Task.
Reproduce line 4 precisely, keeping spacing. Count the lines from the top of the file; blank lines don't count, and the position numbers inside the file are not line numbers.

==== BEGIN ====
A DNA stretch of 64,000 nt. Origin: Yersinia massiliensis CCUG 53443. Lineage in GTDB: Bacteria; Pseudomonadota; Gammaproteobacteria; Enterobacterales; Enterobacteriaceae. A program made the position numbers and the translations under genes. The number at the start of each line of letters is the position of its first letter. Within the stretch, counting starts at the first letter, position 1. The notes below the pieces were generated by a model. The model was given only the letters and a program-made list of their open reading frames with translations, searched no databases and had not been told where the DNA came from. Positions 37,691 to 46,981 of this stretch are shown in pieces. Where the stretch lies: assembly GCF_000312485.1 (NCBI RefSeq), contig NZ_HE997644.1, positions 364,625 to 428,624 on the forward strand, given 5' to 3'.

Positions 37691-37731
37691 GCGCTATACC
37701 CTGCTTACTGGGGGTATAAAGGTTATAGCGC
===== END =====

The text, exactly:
37701 CTGCTTACTGGGGGTATAAAGGTTATAGCGC